(ORDO NEWS) — Astronomers report the discovery of a new brown dwarf as part of the Ophiuchus Disk Survey Employing ALMA (ODISEA) program.
The object, designated SSTc2d J163134.1-24006, appears to be experiencing a quasi-spherical mass loss. This discovery was detailed in an article published Sept. 2 on arXiv.org.
Brown dwarfs are intermediate objects between planets and stars, having a mass range of 13 to 80 Jupiter masses (0.012 to 0.076 solar masses).
They can burn deuterium, but they cannot burn ordinary hydrogen, as this requires a minimum mass of at least 80 Jupiter masses and a core temperature of about 3 million K.
A team of astronomers from the National Radio Astronomy Observatory (NRAO) in Virginia investigated SSTc2d J163134.1-24006, originally identified as a faint stellar object, as part of the ODISEA project to study the population of protoplanetary disks in the Ophiuchus molecular cloud.
They found that SSTc2d J163134.1-24006 is a brown dwarf with a mass of about 0.05 solar masses and an elliptical shell of carbon monoxide (CO).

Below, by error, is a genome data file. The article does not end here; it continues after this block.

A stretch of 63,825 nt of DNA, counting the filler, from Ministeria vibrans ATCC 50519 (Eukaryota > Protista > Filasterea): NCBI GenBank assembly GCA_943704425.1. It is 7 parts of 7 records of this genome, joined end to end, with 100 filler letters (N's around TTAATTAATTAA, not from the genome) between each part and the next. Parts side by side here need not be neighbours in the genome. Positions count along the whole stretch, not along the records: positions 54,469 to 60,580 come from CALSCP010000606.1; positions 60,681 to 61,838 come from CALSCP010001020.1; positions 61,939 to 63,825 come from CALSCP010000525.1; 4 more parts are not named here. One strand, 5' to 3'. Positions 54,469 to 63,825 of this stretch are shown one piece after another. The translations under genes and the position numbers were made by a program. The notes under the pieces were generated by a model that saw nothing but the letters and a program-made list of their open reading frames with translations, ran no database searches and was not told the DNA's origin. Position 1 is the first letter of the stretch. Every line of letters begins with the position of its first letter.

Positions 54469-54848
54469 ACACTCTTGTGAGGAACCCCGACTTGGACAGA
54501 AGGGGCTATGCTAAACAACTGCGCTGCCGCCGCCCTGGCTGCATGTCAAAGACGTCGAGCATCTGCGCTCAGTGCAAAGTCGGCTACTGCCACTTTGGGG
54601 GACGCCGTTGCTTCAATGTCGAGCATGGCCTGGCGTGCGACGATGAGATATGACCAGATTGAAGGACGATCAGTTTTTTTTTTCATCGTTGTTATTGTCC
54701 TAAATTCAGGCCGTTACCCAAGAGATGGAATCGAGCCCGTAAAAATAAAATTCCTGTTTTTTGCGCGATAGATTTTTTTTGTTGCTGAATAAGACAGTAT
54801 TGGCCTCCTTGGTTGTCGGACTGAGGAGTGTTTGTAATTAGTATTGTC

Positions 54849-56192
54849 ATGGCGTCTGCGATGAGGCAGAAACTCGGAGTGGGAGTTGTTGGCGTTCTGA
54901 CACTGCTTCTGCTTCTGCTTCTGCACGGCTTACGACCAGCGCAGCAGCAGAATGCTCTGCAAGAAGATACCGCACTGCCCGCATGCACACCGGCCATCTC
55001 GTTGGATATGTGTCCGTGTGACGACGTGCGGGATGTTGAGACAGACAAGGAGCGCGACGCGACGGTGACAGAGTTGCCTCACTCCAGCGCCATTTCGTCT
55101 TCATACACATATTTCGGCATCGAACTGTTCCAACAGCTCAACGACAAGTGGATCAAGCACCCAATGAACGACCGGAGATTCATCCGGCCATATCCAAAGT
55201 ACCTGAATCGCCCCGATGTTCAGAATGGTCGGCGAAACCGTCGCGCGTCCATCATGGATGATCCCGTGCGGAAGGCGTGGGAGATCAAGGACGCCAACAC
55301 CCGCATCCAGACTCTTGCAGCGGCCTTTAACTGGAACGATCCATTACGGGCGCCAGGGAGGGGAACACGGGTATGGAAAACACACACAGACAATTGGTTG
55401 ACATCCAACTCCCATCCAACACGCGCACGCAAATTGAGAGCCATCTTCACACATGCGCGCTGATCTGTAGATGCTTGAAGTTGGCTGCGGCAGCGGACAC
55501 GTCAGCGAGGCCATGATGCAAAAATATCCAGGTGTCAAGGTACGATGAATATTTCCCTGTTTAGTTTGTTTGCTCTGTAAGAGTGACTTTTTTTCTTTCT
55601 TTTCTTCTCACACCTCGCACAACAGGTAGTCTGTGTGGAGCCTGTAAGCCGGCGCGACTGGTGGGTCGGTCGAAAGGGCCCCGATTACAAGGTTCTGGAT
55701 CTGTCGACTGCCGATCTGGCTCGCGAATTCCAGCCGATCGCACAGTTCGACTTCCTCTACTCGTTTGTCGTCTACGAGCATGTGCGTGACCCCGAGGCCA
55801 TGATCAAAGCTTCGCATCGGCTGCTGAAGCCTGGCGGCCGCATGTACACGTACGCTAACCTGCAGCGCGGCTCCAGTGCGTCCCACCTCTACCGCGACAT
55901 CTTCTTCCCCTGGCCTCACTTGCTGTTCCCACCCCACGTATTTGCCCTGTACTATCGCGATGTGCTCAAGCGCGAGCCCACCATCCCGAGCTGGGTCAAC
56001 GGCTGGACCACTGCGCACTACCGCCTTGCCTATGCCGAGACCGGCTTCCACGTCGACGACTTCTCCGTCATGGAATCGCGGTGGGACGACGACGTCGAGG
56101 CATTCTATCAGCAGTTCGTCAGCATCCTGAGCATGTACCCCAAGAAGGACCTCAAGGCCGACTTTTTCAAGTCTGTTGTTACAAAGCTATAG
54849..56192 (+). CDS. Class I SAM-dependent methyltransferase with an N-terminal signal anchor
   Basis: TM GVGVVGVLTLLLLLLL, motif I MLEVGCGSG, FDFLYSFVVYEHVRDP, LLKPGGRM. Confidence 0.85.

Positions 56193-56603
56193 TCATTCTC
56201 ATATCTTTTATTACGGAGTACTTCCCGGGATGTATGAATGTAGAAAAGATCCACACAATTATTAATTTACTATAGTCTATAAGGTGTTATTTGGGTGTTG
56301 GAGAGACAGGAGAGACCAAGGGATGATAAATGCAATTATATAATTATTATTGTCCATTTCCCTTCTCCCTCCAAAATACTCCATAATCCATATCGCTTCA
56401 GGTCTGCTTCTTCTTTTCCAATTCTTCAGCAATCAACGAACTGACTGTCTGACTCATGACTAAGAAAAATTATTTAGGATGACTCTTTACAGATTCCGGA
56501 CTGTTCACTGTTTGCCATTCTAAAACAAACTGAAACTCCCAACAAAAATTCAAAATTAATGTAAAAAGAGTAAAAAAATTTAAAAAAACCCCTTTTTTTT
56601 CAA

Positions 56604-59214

A team of scientists by lucky chance discovered an expanding shell of carbon monoxide ejected from an object with a temperature below 3000 K, located in the direction of the Ophiuchus molecular cloud. Further observations showed that this shell is associated with SSTc2d J163134.1.
To explain the nature of SSTc2d J163134.1 and its expanding envelope, astronomers considered various scenarios and concluded that the object is a brown dwarf located about 139 pc away in the Ophiuchus cloud.
Given that the carbon monoxide ejection from SSTc2d J163134.1 is elliptical, it has been noted that this makes it the first brown dwarf to exhibit a quasi-spherical mass loss.
The authors of the article suggest that the deuterium burst may be the cause of this phenomenon, but more detailed theoretical work is required to test this explanation.
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